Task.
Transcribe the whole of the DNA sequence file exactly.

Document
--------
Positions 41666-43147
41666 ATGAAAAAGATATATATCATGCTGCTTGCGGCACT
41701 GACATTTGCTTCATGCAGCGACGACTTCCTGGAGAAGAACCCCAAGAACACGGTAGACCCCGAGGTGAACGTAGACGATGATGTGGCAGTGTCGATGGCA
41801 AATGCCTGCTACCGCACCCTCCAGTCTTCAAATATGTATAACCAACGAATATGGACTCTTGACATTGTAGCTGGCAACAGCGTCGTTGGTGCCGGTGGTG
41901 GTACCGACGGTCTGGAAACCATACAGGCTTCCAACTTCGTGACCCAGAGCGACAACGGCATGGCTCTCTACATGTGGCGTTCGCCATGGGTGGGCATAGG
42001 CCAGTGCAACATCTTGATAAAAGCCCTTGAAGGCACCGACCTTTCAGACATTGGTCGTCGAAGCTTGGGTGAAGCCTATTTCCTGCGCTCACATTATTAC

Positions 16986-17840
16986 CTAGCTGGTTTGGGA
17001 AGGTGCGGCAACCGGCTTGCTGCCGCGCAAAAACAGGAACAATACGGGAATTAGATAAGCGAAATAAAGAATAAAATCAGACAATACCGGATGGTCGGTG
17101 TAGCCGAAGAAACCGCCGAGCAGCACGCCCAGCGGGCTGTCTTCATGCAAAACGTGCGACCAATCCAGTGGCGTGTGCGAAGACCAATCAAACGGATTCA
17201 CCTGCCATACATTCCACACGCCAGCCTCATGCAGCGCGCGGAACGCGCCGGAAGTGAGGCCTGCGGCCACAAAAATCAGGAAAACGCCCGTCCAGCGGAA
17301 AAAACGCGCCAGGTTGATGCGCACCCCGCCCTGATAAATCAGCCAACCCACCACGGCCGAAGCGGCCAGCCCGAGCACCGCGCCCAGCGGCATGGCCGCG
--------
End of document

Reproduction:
Positions 41666-43147
41666 ATGAAAAAGATATATATCATGCTGCTTGCGGCACT
41701 GACATTTGCTTCATGCAGCGACGACTTCCTGGAGAAGAACCCCAAGAACACGGTAGACCCCGAGGTGAACGTAGACGATGATGTGGCAGTGTCGATGGCA
41801 AATGCCTGCTACCGCACCCTCCAGTCTTCAAATATGTATAACCAACGAATATGGACTCTTGACATTGTAGCTGGCAACAGCGTCGTTGGTGCCGGTGGTG
41901 GTACCGACGGTCTGGAAACCATACAGGCTTCCAACTTCGTGACCCAGAGCGACAACGGCATGGCTCTCTACATGTGGCGTTCGCCATGGGTGGGCATAGG
42001 CCAGTGCAACATCTTGATAAAAGCCCTTGAAGGCACCGACCTTTCAGACATTGGTCGTCGAAGCTTGGGTGAAGCCTATTTCCTGCGCTCACATTATTAC

Positions 16986-17840
16986 CTAGCTGGTTTGGGA
17001 AGGTGCGGCAACCGGCTTGCTGCCGCGCAAAAACAGGAACAATACGGGAATTAGATAAGCGAAATAAAGAATAAAATCAGACAATACCGGATGGTCGGTG
17101 TAGCCGAAGAAACCGCCGAGCAGCACGCCCAGCGGGCTGTCTTCATGCAAAACGTGCGACCAATCCAGTGGCGTGTGCGAAGACCAATCAAACGGATTCA
17201 CCTGCCATACATTCCACACGCCAGCCTCATGCAGCGCGCGGAACGCGCCGGAAGTGAGGCCTGCGGCCACAAAAATCAGGAAAACGCCCGTCCAGCGGAA
17301 AAAACGCGCCAGGTTGATGCGCACCCCGCCCTGATAAATCAGCCAACCCACCACGGCCGAAGCGGCCAGCCCGAGCACCGCGCCCAGCGGCATGGCCGCG